to coax the women into providing a statement, on 
the promise that if they did so they would be released.

The women refused. Coates, Daniels, and Loyal 
entered pleas of not guilty, and were sentenced 
to five years’ probation; the remaining four 
women remained incarcerated, and became known as the New Jersey Four, or NJ4.

Of the four women who were sentenced to jail 
time, Dandridge received the lightest 
sentence--because, the article suggested, she 
seemed the most compliant with the charges brought against the group.

Dandridge’s conviction was overruled on appeal, 
as was Hill’s; Hill, Johnson, and Brown remain in 
jail, with Hill required to stand trial once more 
and the other two also scheduled for appeals trials.

Dandridge, however, went free, and the following 
day, June 24 of this year, flew to San Francisco 
to meet with her West Coast supporters.

At a June 24 event at the Women’s Building in 
support of the seven women, former Black Panther 
and noted speaker Dr. Angela Davis denounced the 
sensationalistic language the news media had used 
in reporting the incident, particularly the 
characterization made by Bill O’Reilly that the young women were "roving."

Said Dr. Davis, "It’s degrading to animals and to 
human beings to use it in that way."

In other speeches, Dr. Davis has noted other 
instances of what she characterizes as 
institutional abuses of people of color in the U.S. penal system.

The NJ4 received further support from Bay Area 
Solidarity, a grassroots organization, at the 
annual San Francisco Trans March and the Dyke 
March, both of which took place later the same week.

Dandridge herself spoke at the June 24 rally, the 
account said, reading a poem in which she offered 
forgiveness to Buckles as well as to the justice 
system. Read Dandridge, "But I’ve got one better, 
I’ma still pray for you," the article said.

Davis linked the attack and the media’s alleged 
reversal of events and actions to racism, sexism, 
and homophobia, saying, "This is 2008, and when 
we think about racism we cannot imagine it as 
being un-gendered; we cannot imagine it as being unsexed."

Davis questioned the way the story was handled in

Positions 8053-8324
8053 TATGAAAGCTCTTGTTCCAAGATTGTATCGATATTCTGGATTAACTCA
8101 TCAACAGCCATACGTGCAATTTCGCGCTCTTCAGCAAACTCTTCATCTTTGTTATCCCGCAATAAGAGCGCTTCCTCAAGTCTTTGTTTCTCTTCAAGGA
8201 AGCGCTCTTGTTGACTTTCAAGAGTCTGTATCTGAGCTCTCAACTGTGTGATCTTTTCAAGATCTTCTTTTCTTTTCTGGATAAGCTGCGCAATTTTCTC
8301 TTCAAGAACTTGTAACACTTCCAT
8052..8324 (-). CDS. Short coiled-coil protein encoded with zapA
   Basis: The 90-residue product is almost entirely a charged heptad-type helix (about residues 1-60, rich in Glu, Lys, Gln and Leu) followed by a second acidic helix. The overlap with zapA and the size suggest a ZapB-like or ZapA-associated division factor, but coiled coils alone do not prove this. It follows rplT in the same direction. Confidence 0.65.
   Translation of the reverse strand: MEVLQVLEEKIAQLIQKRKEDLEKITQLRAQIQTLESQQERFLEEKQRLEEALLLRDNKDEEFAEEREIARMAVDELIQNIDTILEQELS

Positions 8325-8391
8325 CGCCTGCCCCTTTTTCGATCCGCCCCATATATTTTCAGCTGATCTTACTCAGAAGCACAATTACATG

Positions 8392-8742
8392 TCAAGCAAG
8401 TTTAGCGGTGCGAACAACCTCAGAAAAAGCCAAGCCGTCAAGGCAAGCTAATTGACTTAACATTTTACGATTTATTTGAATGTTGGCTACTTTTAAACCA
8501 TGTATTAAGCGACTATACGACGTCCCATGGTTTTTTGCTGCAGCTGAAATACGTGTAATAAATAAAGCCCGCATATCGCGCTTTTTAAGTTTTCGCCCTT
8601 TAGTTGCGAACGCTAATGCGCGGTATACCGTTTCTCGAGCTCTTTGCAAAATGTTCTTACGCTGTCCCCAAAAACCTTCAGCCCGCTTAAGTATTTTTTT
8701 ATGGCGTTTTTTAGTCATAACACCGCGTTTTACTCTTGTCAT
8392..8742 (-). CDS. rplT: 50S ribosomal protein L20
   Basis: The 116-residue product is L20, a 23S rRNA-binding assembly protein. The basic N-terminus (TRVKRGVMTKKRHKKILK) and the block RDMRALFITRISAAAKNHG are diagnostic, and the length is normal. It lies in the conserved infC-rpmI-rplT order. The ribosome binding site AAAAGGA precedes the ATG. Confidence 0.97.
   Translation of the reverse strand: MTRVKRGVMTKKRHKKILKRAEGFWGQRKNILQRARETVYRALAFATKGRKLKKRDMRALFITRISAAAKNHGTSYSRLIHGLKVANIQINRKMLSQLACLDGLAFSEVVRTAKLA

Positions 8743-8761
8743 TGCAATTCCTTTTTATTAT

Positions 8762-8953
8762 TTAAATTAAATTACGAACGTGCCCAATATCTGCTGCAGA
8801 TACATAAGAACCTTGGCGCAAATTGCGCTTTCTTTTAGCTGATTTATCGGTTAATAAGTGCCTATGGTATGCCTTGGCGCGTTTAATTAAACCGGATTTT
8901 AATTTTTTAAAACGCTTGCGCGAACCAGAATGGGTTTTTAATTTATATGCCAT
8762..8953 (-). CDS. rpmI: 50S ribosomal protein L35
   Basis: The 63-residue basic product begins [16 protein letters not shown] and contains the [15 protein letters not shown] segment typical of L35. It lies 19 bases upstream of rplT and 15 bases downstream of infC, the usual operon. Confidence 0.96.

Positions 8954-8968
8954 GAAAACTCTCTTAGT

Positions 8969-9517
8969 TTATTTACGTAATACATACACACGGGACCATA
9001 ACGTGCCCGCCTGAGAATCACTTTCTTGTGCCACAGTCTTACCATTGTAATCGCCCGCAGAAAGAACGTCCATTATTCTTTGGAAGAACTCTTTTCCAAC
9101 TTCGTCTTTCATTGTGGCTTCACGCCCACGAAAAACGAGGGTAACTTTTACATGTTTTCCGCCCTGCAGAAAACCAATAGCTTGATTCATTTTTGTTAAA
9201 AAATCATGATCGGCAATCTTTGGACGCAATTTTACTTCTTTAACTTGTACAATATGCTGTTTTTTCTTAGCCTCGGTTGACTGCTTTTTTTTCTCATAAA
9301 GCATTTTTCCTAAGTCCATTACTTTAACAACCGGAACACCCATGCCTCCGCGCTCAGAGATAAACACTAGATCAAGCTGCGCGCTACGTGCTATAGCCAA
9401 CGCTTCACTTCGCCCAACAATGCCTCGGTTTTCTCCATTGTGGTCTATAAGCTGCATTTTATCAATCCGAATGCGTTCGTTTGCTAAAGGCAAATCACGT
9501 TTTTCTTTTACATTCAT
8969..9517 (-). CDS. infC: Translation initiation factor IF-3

terms of the race of those involved. "Because 
[Buckles] was [also] Black, you may not think of 
this as a racist assault, but I want to talk this 
evening about expanding our notion of racism," said Davis.

"I want to talk about the structural 
characteristics of racism and homophobia and misogyny," she continued.

"And I say this because there is no institutional 
mode of resisting homophobic attacks; there is no place to turn."

Because she saw incipient racism in the 
institutions that dealt with the case, Davis 
encouraged the crowd at the June 24 rally to 
become involved in changing the culture at large, 
in part by creating an education Web site, the 
article said, and to contact the relevant 
officials as well as by sending letters and 
contributions to the still-incarcerated Brown, Hill, and Johnson.

The article provided several addresses:

Renata Hill, #6000800726, Rose M. Singer Center 
(RMSC), 19-19 Hazen St., East Elmhurst, NY 11370

Patreese Johnson, #07-G-0635, Bedford Hills 
Correctional Facility, P.O. Box 1000, Bedford Hills, NY 10507

Venice Brown, #07-G-0640, Albion Correctional 
Facility, 3595 State School Road, Albion, NY 14411-9399

A sample letter and other information is 
available at 
or also at 
Further information can also be obtained by 
sending an email to freenj4@ yahoo.com

Kilian Melloy reviews media, conducts interviews, 
and writes commentary for EDGEBoston, where he 
also serves as Assistant Arts Editor.